T.D. 9790, final and temporary regulations under Code Sec. 385 address the classification of related-party debt for federal tax purposes. Commentators criticized the complexity associated with tracking multiple transactions through a group of companies and the increased tax burden imposed on inbound investments.
T.D. 9794, final regulations under Code Sec. 987 that provide rules for translating income from branch operations and calculating currency gain or loss with respect to a qualified business unit. Commentators stated that the method prescribed by the final regulations for calculating foreign currency gain or loss was unduly complex and costly to comply with, particularly where the final regulations differ from financial accounting rules.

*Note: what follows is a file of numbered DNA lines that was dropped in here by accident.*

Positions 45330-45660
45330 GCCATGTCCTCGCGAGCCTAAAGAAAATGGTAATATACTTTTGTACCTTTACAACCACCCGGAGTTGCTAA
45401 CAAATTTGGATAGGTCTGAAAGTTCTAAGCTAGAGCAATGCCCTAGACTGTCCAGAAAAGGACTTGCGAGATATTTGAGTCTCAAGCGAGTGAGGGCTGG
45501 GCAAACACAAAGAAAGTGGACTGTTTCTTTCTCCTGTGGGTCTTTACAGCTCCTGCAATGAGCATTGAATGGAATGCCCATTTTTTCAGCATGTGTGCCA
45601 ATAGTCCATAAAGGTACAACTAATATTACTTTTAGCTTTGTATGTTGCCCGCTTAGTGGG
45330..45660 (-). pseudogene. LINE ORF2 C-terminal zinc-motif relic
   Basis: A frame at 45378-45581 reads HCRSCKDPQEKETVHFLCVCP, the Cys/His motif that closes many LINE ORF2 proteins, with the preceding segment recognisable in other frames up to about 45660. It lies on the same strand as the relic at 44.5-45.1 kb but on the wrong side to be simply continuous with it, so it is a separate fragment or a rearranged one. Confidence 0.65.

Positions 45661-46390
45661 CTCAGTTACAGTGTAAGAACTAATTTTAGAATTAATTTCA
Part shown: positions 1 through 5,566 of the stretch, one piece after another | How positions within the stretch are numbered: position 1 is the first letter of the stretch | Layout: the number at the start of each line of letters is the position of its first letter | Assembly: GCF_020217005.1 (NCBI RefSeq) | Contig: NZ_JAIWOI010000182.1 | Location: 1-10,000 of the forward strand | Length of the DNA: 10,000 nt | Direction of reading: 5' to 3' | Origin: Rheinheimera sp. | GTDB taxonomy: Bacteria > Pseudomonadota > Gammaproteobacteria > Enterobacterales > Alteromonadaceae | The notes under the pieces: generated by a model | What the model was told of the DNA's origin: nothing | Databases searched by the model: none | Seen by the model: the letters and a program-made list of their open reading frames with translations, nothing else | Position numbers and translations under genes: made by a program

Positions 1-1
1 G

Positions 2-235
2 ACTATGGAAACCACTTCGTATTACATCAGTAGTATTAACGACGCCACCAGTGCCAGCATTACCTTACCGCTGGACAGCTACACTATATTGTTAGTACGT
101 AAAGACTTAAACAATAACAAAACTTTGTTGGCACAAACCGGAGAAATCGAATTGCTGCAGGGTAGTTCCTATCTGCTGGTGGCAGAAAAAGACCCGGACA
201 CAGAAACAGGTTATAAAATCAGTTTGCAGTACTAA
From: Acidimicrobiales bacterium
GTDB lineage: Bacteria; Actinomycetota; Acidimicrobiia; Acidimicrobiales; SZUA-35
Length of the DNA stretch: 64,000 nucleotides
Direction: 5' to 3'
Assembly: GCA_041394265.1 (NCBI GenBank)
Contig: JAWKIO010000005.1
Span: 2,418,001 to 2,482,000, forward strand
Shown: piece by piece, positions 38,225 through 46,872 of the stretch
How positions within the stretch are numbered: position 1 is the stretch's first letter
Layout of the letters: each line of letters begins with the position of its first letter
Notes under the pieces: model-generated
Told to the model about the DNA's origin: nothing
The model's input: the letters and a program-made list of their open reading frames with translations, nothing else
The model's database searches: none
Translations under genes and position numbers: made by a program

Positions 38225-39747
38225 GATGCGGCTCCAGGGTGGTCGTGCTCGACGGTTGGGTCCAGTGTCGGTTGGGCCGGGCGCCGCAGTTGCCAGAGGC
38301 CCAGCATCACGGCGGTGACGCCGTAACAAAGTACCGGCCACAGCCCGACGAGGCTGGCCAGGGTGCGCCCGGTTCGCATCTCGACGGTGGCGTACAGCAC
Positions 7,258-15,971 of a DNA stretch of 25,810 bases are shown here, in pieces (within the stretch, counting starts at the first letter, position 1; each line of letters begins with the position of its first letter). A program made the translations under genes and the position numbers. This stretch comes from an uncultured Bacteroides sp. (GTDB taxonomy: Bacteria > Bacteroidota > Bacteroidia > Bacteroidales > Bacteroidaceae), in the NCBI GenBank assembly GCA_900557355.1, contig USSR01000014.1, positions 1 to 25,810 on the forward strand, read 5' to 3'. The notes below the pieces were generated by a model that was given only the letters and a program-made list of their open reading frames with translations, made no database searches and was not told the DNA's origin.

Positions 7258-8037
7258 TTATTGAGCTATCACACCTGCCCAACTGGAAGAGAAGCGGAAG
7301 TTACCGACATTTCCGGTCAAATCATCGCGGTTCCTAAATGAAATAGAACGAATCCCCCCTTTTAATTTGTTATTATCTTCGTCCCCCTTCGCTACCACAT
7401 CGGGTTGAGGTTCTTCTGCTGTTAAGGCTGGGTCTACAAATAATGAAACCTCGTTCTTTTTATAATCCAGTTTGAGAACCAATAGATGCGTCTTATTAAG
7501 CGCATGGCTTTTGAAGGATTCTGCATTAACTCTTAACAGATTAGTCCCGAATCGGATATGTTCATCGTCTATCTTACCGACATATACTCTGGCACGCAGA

T.D. 9803, final regulations under Code Sec. 367, which eliminate the ability of taxpayers to transfer foreign goodwill and going concern value to a foreign corporation without immediate or future U.S. income tax. Some commentators stated that the final regulations would increase burdens by taxing transactions that were previously exempt, noting in particular that the legislative history to Code Sec. 367 contemplated an exception for outbound transfers of foreign goodwill and going concern value.